Humans have led to extinction and endangerment of plant and animal species, both directly (hunting) and indirectly (destruction of habitat). Every species that goes extinct is another reduction of biodiversity, and makes their ecosystem a little less stable. Ecosystems are like a web, held together by interactions and influences: species effects on other species, species effects on habitat, and habitat effects on species. If one piece of web is lost, it impacts many around it, and if too many pieces are lost, it can no longer be sustained, and collapses.
What happens when an ecosystem collapses? Instead of isolated cases, it’s more like a domino effect. Let’s follow overfishing:
Overfishing, even just of only a few species, can cause
And on, and on. It’s dizzying, really. But as depressing as this all may seem, don’t despair! Because when we work together towards sustainability, we can…
4. Minimize, mitigate, and reverse the negative effects of production and consumption
Consumption and production are intrinsic parts of life. It’s a matter of what/how we are consuming and producing that makes all the difference. Are we being sustainable and responsible? Do we continually work to minimize negative consumption and production, and maximize the positive kind? Let’s change the mood, and see how we can consume and produce for good.
I will always, always, come back to food waste (read my previous blog that covers food waste here). Why? Because food consumption is universal, and food waste has become all but inevitable. But by combatting our production of it, we save the environment, and save our money (if you’ve already read my post, forgive me for repeating myself).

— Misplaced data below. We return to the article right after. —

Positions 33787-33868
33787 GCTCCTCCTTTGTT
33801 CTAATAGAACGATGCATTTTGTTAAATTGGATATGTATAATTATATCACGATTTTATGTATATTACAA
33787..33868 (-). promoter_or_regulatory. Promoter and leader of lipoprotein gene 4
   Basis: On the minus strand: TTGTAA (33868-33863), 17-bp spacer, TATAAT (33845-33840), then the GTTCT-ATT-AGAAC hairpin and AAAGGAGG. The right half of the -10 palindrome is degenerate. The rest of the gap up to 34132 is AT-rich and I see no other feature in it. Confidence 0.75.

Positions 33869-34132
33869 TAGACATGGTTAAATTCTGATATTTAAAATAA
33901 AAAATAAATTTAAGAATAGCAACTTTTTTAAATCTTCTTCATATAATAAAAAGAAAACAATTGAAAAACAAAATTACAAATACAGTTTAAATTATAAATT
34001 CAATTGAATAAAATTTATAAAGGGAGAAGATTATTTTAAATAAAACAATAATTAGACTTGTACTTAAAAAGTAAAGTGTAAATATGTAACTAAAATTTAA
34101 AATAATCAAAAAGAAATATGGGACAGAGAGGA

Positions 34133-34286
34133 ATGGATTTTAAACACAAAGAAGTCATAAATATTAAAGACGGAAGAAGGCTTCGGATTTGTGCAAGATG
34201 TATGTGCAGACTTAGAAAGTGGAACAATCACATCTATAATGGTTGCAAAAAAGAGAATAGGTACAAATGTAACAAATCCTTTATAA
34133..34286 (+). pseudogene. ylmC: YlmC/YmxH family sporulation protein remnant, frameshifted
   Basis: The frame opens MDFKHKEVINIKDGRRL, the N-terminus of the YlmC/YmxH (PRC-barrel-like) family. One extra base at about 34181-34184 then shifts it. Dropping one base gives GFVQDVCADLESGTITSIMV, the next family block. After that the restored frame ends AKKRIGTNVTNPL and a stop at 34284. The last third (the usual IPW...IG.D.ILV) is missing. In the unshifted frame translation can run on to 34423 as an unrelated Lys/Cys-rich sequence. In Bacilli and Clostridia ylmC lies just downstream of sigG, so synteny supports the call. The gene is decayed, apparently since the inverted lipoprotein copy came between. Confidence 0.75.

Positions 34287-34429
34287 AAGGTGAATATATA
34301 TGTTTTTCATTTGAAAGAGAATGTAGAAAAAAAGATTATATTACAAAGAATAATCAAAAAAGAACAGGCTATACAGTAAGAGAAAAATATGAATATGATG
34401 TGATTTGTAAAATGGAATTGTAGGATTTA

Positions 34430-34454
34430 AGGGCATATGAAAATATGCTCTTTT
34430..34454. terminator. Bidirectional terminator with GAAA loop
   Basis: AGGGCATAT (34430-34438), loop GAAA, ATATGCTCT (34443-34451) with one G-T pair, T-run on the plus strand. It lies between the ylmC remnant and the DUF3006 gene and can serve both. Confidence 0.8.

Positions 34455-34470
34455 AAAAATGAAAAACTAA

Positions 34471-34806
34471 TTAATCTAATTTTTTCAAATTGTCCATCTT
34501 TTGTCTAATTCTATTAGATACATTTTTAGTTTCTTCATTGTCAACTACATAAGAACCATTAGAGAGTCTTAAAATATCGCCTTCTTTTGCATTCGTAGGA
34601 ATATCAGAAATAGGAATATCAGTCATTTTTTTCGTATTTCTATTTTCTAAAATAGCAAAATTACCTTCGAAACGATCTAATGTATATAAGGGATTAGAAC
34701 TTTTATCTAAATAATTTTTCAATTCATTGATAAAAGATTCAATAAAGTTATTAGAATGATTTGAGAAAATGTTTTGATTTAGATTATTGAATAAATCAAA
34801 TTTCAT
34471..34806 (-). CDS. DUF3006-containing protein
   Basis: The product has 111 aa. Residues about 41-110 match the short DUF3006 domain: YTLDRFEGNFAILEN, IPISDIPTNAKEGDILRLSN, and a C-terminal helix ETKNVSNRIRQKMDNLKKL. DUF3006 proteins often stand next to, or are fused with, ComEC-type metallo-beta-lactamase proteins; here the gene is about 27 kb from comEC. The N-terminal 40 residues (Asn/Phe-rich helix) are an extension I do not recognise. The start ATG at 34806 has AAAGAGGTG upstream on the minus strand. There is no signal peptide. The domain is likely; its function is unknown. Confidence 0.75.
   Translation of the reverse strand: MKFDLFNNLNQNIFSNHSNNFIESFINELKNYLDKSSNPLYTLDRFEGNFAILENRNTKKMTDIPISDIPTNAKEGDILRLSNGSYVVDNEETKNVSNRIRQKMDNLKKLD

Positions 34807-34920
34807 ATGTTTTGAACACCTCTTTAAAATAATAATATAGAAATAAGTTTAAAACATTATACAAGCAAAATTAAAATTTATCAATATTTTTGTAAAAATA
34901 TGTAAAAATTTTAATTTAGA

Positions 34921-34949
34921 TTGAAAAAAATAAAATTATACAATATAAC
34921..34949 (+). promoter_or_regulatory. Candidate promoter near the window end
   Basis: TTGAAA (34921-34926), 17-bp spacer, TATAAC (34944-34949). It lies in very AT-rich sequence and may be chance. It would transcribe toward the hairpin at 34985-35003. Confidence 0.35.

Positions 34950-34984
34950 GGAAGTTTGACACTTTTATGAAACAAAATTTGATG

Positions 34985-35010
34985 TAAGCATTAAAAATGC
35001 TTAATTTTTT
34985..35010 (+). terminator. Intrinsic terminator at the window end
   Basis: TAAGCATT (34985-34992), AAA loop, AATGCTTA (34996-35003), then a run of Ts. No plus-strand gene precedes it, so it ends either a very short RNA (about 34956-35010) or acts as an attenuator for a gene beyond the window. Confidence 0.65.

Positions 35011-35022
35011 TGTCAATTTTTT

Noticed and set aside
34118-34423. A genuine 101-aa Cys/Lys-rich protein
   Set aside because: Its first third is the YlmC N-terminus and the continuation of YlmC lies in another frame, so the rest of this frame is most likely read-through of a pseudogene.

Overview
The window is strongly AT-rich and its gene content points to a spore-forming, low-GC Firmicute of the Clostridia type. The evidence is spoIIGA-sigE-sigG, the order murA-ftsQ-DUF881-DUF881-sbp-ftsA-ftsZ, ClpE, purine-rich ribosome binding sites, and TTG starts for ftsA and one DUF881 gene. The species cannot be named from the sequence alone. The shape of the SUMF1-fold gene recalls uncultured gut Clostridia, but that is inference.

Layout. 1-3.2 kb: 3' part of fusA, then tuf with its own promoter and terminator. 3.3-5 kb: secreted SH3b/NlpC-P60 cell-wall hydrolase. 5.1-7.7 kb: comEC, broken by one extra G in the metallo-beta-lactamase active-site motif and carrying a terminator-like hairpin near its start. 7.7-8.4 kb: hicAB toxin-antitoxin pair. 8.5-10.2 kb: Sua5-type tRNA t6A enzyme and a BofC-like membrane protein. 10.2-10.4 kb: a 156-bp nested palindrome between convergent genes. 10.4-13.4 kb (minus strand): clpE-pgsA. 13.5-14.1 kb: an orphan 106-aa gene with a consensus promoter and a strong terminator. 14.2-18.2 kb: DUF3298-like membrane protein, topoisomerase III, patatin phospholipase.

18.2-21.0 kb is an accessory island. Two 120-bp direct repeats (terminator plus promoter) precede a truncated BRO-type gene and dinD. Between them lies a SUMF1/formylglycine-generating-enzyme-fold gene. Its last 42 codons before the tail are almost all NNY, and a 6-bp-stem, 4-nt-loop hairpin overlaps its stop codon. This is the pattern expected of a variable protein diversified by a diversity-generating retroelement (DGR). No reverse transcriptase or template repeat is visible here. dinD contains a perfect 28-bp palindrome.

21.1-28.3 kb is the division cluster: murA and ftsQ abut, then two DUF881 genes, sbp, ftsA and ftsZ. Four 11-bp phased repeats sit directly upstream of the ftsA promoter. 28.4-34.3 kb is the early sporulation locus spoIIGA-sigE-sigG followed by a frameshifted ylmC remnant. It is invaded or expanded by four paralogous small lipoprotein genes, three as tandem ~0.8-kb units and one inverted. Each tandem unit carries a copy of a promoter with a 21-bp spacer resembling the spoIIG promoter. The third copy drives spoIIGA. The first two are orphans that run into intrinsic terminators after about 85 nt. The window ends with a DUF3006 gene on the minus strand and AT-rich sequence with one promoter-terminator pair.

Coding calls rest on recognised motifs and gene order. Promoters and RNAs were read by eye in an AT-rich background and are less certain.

Step 1: Minimize food waste
Step 2: Put food waste to good use
Keep the cycle going. Produce less waste, and use the remaining waste to produce something great!
Less than 1% of the water on Earth is available for human consumption. The rest is salt water, or permanently frozen. As the population grows, conserving this resource will become more and more important.
Address these issues, and then, save money:
If the average NJ resident uses 70-150 gallons of water per day, or 25,550-54,750 per year, then something as simple as fixing a leak can significantly decrease your bill.
Just food and water waste can have an impact, so it boils down to assessing your life as an individual: What is essential for YOU? What can YOU do without? What changes are YOU realistically capable of making in your life? It takes a village, and we must all work together to address the issues of consumption and production. Remember: one person, making one choice, CAN make a difference. It all starts with baby steps. If you’ve never gone running before, you can’t expect to finish a marathon. But today, you can make an effort to remember to turn off the tap while you brush your teeth. Then you’re already on your way.
Spotlight: Is your clothing polluting the ocean?